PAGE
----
We were able to sail a good part of the trip from Texada to Desolation with some time trolling for chinook off hardwick Island (no luck of course) and a swing into Lund to check out the new expansion of the marina. Still only 13 hours motoring time since leaving Port Madison! We pulled into Prideaux Haven first since it’s a cool place but always so very crowded that we haven’t stayed there in 25 years. 3 boats total in the whole place. It was hot (80s) and he water got above 70 so we swam and hung out for a couple of days & had our first oysters.
Two years ago when we were with Balder and Inamorata, we cruised through on our way to somewhere else and counted 57 boats moored here. Hard to believe it’s the same
Thinking that if the epicenter of Desolation Sound cruising is this uncrowded (mainly boats stopping enroute to Alaska) then other places slightly off the beaten path should be even better so we sailed up to Pendrell Sound–another cool place that is usually too loved to score a good anchor spot. The sound is reputed to be the warmest west coast body of water north of Mexico. Sure enough, not a soul in the whole sound. Not a ripple, air mid 80s, water mid 70s (hard to believe that just 15 miles north of here the water is 50 degrees) We took a stern tie spot at the head of the sound and settled in for a couple days of hiking, SUPing, kayaking, swimming–basically retirement boot camp. All those months getting ready to go, we basically quit working out or exercising. This felt great. Bailey, I doubt you have time to read blogs, but you should get your butt up here. This is the best around for swimming. The lakes are great but salt water that is comfortably warm with no wet suit–even I ride high in the water and the yards just click off. Like being back in Kona without the coral and tropical fish. But with a 4,500 ft peak on one side and 5,200 ft Mt Addenbroke on the other so close you can almost touch the snow fields, if feels pretty cool to be swimming up the center. One downside to saltwater swimming though is that we tend to take a shower each time and that is using a lot of our water supply. I didn’t bring enough pre-filters for the water maker to run very much. Seems the nutrient rich NW waters clog them quickly (9 Hours). The new stern shower is fantastic, especially with no audience around.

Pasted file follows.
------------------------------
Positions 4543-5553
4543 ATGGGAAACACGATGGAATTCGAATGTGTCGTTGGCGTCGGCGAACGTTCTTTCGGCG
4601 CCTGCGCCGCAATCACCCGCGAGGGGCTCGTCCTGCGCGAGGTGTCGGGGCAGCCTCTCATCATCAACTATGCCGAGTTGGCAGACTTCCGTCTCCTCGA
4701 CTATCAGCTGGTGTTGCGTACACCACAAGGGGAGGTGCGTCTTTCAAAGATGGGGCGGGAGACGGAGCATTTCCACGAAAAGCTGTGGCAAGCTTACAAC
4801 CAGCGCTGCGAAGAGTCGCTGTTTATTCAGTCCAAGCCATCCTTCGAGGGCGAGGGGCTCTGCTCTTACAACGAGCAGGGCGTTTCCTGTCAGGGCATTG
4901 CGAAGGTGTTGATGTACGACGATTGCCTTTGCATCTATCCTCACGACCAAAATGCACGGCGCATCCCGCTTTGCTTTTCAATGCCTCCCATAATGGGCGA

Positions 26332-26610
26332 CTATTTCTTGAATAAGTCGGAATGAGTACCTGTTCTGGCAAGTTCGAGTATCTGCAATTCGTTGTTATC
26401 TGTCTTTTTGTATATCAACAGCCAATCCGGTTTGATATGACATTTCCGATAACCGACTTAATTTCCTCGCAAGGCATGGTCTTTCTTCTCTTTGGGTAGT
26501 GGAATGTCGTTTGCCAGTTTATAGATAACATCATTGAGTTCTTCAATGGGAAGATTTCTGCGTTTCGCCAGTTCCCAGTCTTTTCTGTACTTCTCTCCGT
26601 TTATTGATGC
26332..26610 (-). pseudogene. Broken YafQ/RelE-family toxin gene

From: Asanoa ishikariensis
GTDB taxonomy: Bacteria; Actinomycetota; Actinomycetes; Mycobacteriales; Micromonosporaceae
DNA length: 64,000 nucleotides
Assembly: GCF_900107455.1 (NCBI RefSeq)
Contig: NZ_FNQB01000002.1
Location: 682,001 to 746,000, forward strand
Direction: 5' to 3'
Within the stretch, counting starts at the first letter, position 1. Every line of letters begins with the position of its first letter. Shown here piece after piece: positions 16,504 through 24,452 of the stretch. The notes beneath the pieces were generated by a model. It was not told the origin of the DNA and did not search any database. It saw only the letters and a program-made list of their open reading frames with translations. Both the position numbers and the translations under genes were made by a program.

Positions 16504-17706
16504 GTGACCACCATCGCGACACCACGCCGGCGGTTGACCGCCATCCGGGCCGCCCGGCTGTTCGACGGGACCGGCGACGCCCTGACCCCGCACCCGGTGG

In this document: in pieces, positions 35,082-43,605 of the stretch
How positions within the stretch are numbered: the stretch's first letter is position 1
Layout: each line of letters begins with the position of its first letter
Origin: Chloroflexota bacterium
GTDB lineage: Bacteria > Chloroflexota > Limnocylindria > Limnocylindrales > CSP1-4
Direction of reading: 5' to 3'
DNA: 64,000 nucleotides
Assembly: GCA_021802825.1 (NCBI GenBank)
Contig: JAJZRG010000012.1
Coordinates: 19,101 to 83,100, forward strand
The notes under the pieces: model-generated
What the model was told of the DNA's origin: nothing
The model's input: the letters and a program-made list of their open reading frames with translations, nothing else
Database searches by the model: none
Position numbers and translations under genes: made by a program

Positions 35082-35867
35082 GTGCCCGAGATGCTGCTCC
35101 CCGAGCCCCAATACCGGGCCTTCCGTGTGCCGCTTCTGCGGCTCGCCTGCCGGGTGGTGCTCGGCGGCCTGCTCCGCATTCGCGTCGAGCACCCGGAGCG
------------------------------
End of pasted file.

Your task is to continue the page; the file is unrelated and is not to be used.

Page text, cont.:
We had no idea there was good hiking here. We found a well marked trail head at the head of the sound that said “Hepburn Pt. .87”. (.87 what?) At first we were hoping they meant kilometers, after a good amount of hiking decided it must be miles, then I began to wonder if they meant degrees of latitude. To compound things, when the trail crossed a logging road, I assumed we were to follow it down to the point which is on the north side of the island. Wrong, I missed the wayfinding sign back into the woods. So we walked a long way in the wrong direction. But the extra couple of miles in the 85 degree heat did fit in with the bootcamp theme. Lots of bear scat but–bear sightings. We wondered what Lucy’s reaction would be. We eventually got on track and found our way to Hepburn pt. Would be a pretty reasonable hike without the stupidity add-on.
We’ve been living on the oysters since we got here but last night we defrosted the shrimp Larry Witty put in our freezer after the heroic PMYC shrimping expedition on the day of the Blake Island cruise. They were incredible, thanks Larry, Langley, and Rick–what a nice thing to do.
Like true northwesterners, we had been wishing for this kind of warm weather for a long time but after a few days of 80+ we’re on the verge (only the verge) of wishing for clouds again. But, we figure this is a warmup for the trip south in the fall. Right now though, we need to start heading north soon though-maybe one more swim then we’ll shoot to hit the rapids on the evening ebb and start toward Port Hardy–br
rrr. Donna wants to know why we would leave this mecca. It is hard, when we come back this way it’ll be nice but packed with boats and mega cruisers from Bellevue and Medina–right now it’s all ours.